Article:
Watering is the best way to give your Alaska lawn a boost in early spring

The ability to gather gardening information to pass on to readers has changed an awful lot over the years. When I first started writing this column some 45 years or so ago, there were a few horticultural newsletters that featured “new” stuff and while other gardening publications existed, they were what I call “picture based” horticultural writing.

Today, of course, the media we view has changed and we are bombarded with so much clickbait it gets overwhelming. This includes gardening stuff. There are a zillion how-to-grow this or that articles and even more what-you-should-do in order to succeed stuff. This month you have undoubtedly seen several stories arguing that May should be a no-mow month this year. If you haven’t seen them, you will. Trust me.

The loyal reader knows I like the idea of skipping mowing every now and then — Mowing Savings Time — and even have thoughts of not mowing our backyard at all this year. I am not motivated by these articles, however, but rather a desire to see if not mowing will negatively affect the dandelions in our lawns and if I can introduce some of our beautiful, native grasses. In any case, I am not opposed to the notion of letting the lawn go during May.

Regardless of how you roll on this one, I do think it is a good idea to use your mower to first mulch up all the spruce cones, twigs and limbs that accumulated in the yard over the long winter. This includes any leaves that are left from the fall. This is exactly the kind of organic material you need to keep the microbes in your lawn happy all summer long without necessarily fertilizing. Pick up the really big stuff and run over the rest. Leave it on the lawn, no bagging.

Even if you don’t mow your lawn in May, you should give it water, which for my money is the only treatment a lawn should get in the spring. No thatching, liming or fertilizing until things green up and you can make a real determination if you need to do one of these things. In the meantime, just water. You not only help the lawn reestablish for the season, you provide needed moisture for the trees and shrubs on your property.

This is where I jump in and tell you to set up your watering system now. During the summer, this system will be used more than anything else you need for a good-looking yard. Set things up properly now and watering chores, indeed yardening chores, will be so much easier.

Obviously, you need hose. My rule is to be able to reach every area on our property that will need water. In some instances you will be able to lay hose down and leave it all summer. If mowing and other chores would damage such a system, then invest in a hose reel to keep the hose safe and things tidy.


All hoses should be fitted with quick-release and -attachment fixtures. There are several kinds, plastic and brass, but it doesn’t matter what you use as long as they are all the same system. Every faucet bib should have one so you can move hoses around. All watering tools need one as should the working end of all hoses. No twisting and turning; just snap a tool on and off you go.

Consider investing in one of those traveling sprinklers. They travel along the hose as they water so you don’t have to go out and move them yourself. These are real time-savers and worth every penny you pay for them. Talk about a time-saver: add a timer to your faucet, turn it on and go to bed or fishing. Your lawn will be watered.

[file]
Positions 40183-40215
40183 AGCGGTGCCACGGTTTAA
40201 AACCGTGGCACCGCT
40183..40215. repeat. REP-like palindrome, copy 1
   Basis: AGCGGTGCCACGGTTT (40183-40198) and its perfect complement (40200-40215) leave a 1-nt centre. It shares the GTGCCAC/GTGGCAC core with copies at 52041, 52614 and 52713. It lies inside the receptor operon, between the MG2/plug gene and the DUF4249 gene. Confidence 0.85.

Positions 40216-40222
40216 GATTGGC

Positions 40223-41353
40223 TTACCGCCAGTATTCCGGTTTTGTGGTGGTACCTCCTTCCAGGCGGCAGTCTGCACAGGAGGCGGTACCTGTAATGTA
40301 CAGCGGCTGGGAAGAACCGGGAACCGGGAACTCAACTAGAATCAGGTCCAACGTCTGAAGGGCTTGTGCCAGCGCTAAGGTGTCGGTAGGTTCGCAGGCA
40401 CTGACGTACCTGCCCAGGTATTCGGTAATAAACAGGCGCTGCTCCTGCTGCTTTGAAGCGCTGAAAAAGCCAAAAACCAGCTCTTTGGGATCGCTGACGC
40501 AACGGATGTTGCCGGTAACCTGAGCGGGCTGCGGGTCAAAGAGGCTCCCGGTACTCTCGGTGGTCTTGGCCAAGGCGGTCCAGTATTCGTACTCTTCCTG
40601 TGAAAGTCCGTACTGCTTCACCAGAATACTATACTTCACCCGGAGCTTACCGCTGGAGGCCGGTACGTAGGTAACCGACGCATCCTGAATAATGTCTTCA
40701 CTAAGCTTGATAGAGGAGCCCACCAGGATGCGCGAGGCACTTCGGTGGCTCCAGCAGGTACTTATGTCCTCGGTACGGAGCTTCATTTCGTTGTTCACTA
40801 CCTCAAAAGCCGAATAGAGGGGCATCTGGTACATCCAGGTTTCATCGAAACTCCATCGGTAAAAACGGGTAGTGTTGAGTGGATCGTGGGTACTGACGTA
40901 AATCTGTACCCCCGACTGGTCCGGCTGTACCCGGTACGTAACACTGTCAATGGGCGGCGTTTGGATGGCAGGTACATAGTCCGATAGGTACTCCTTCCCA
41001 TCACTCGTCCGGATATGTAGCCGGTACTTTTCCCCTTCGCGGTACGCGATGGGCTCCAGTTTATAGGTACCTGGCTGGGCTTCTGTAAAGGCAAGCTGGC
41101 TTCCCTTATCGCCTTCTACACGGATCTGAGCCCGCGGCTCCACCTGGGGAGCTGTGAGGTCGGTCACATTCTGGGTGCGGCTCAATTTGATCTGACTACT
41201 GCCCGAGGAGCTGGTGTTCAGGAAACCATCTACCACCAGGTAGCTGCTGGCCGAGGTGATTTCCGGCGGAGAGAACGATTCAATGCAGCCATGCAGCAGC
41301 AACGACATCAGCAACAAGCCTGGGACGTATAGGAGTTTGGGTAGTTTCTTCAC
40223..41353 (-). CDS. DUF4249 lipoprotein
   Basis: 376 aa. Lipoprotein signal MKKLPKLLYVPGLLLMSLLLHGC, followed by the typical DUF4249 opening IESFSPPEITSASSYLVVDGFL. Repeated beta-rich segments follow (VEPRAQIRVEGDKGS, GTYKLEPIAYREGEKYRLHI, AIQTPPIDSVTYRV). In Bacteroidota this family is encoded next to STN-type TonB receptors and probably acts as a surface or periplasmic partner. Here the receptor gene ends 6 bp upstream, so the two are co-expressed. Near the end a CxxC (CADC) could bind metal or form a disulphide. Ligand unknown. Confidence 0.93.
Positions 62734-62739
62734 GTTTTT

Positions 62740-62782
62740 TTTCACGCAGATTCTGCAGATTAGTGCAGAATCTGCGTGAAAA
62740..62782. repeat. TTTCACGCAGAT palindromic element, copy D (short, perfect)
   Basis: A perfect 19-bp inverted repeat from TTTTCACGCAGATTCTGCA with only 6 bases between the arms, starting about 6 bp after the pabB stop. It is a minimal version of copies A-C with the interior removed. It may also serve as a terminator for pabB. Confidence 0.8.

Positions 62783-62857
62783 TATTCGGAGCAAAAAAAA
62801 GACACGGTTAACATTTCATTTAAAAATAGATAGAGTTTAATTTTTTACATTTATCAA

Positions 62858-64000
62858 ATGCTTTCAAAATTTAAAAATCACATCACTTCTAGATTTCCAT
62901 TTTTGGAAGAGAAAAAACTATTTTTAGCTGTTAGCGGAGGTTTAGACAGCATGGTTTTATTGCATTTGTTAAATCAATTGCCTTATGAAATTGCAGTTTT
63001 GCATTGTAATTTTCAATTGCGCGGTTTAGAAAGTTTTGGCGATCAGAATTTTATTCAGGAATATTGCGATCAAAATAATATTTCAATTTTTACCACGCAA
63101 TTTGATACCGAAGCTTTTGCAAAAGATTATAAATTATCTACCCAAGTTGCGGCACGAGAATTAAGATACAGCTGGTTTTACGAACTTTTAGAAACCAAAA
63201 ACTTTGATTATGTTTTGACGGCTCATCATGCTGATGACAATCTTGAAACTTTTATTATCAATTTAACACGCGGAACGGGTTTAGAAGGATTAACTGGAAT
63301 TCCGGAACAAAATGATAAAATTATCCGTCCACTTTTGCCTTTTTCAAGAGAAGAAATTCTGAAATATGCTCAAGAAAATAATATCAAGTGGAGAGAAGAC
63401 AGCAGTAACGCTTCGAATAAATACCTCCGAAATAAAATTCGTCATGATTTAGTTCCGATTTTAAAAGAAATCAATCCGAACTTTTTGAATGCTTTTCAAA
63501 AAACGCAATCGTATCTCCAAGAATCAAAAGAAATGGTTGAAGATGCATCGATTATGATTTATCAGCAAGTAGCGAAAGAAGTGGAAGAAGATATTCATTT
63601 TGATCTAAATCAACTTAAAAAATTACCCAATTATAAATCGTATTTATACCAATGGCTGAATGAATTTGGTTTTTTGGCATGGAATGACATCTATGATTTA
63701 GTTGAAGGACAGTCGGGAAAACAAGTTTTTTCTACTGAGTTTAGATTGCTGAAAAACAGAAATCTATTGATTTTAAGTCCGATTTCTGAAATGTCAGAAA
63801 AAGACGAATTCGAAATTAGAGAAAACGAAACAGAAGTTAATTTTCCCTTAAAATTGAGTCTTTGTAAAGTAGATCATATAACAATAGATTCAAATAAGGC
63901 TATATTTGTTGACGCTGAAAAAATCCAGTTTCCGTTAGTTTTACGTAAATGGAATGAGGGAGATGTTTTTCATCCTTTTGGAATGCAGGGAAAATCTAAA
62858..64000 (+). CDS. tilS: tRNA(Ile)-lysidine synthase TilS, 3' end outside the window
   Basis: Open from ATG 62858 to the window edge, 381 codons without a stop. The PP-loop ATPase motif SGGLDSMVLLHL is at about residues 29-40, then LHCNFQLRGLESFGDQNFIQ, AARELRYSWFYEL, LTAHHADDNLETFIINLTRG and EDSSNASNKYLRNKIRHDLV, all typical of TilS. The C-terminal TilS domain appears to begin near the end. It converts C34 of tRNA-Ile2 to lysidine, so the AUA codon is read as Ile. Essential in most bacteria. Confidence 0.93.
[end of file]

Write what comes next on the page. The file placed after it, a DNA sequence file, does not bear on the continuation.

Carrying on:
I love the idea of adding hot water to your outdoor system so you don’t cool the soil down to 40 degrees every time you water. I realize this is not all that practical. You can get a large black garbage can to keep water for use in the vegetable garden. Fill it and let the sun warm it up. I assure you your crops will appreciate the warmer water and perform better.

The important thing is to get outside and start cleaning up and preparing for the planting of seeds and starts.

Jeff’s Alaska Garden Calendar

Alaska Botanic Garden: Join now and get great gardening discounts. If you read this column, you should be a member! Among other benefits, the nursery will open and you will get first dibs on the unique stuff The Garden sells.

Hardening off: It is a bit too early, but you should be looking for a good spot: One with shade, completely out of the wind where you can leave the plants all night. It is too much work pulling them in and out of the garage or house.

Veggies: Summer squash, cucumbers, pumpkins, edamame

Plant these seeds outdoors if you have warm soils: Peas, spinach, onion sets, potatoes, Swiss chard, mustard, kale

Corn gluten: This is the stuff that stops seeds from germinating and lasts for 6 weeks. Depending on when your snow went out, these next two or three weeks are the time to prevent new dandelions plants from germinating. It won’t kill existing plants, however. There are several pre-emergent weed killers. Make sure you know what you are buying.

Potatoes from the grocery store: It is not a good idea to use store-bought potatoes. They may carry viruses we don’t need here in Alaska. And, the spuds may be treated to prevent or slow growth of the “eyes.”

Jeff Lowenfels

Jeff Lowenfels has written a weekly gardening column for the ADN for more than 45 years. His columns won the 2022 gold medal at the Garden Communicators International conference. He is the author of a series of books on organic gardening available at Amazon and elsewhere. He co-hosts the "Teaming With Microbes" podcast.